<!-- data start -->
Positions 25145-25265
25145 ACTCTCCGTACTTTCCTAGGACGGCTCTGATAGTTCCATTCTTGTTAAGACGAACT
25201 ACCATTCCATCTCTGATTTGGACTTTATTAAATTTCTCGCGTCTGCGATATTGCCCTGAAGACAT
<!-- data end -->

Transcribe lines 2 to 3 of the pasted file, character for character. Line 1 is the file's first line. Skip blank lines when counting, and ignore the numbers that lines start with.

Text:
25145 ACTCTCCGTACTTTCCTAGGACGGCTCTGATAGTTCCATTCTTGTTAAGACGAACT
25201 ACCATTCCATCTCTGATTTGGACTTTATTAAATTTCTCGCGTCTGCGATATTGCCCTGAAGACAT